Last week the renowned IHS Markit pleaded for a rate hike in the eurozone. The analytics company’s monthly European purchasing managers’ index (PMI) signals that the number of ‘bottlenecks’ which could create price increases are rapidly increasing. Past experience demonstrates that the index has an important predictive value and usually provides a reliable impression of the state of the economy.
In the past, a value of 54 often proved to be the threshold for an increase in interest rates. This score indicates a moderate increase in activities. If the index were to go up more, interest rates could increase further as well. The latest Markit data show that the Eurozone Manufacturing PMI reached the level of 60.1 in November. It is the second highest reading ever, exceeded only by a record high reached in April of 2000.
In the current upbeat economic climate you would be forgiven to think that the ECB is about to raise its main interest rates. However, the ECB has not yet reached this point. This is understandable because if the ECB were to convey this message, interest rates in the eurozone would immediately go up. Southern European countries such as Spain and Italy certainly cannot bear higher interest rates yet. After all, the current economic growth would first have to persist.
The problem with this ECB policy is that if inflation were indeed to rise before too long more than has been foreseen, interest markets would immediately start taking into account higher interest rates in the future. In this case, interest rates would have to go up (far) more quickly than if the ECB were to hike its rates at this point.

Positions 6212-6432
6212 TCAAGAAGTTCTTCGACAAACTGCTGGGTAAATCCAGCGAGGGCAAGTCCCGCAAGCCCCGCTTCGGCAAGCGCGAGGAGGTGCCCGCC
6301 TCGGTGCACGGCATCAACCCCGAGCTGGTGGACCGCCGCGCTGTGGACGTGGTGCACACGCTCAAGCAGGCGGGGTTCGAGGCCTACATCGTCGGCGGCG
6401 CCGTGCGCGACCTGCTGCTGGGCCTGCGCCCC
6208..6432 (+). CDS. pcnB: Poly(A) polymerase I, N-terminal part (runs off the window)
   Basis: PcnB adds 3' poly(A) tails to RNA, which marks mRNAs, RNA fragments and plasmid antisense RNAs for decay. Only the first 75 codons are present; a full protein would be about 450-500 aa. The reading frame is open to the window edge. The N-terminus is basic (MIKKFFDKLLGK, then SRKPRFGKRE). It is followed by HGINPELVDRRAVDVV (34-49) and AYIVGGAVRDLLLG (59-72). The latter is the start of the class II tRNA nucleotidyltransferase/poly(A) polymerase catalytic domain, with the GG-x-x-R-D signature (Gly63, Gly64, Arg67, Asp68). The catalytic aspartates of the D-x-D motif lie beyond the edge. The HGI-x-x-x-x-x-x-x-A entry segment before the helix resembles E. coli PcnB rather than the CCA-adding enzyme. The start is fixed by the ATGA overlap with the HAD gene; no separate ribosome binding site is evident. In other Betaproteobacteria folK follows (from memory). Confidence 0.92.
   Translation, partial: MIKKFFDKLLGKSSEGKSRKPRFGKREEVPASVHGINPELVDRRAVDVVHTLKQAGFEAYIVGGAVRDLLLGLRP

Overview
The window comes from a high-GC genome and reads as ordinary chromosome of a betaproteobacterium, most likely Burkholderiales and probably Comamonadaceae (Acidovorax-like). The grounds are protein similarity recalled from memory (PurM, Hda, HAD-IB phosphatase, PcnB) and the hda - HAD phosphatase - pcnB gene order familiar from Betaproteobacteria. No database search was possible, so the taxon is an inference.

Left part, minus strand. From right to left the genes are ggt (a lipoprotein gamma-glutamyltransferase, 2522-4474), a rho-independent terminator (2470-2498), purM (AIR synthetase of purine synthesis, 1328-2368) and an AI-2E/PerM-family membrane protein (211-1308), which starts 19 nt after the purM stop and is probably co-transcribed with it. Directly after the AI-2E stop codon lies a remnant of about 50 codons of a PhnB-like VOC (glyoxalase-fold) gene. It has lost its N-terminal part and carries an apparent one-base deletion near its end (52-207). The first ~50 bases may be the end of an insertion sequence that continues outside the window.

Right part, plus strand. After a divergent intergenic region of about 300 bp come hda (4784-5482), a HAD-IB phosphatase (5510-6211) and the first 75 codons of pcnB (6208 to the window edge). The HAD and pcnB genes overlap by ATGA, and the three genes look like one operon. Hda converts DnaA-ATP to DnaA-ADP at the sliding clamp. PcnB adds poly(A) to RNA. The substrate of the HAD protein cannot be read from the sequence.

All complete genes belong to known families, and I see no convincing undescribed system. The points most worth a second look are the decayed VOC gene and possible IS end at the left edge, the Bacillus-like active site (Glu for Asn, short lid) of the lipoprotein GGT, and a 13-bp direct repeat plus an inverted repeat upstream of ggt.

If we look at three-month Euribor futures (i.e. the interest rate at which the Euribor rate can be fixed for that future date), we see that the market currently only takes into account an increase of 1 percentage point in the Euribor rate for the coming 4.5 years (as of June 2022).
|Euribor Jan 2018||-/-0,32%|
|Euribor Dec 2018||-/-0,27%|
|Euribor Dec 2019||-/-0,05%|
|Euribor Dec 2020||0,30%|
|Euribor Dec 2021||0,57%|
|Euribor Jun 2022||0,70%|
If the PMI is giving off the right signal now, this will come down to a distinctly higher level of interest rates in the years ahead, all the more so because US interest rates will probably continue to rise, with European interest rates usually being pulled up somewhat by the suction effect.
If you are considering hedging (part of) your interest risk, you will soon be too late for the really good rates. 5- and 10-year rates are still available at a very appealing price, but we believe this will not be the case for much longer.
Make sure you are not taken by surprise due to an unexpectedly rapid rise in interest rates, and fix the current low interest levels for the years ahead. ICC can support you in selecting the interest rate instrument that is the most appropriate for you, and ensure you do not overpay. Margins on interest rate swaps (IRS) and interest rate caps are relatively high and can be negotiated.
If you are following medium term interest rate developments request access to our research platform. You will have access to clear and unbiased analyses on interest rates, EUR/USD, EUR/GBP, macro economic developments and political risks.
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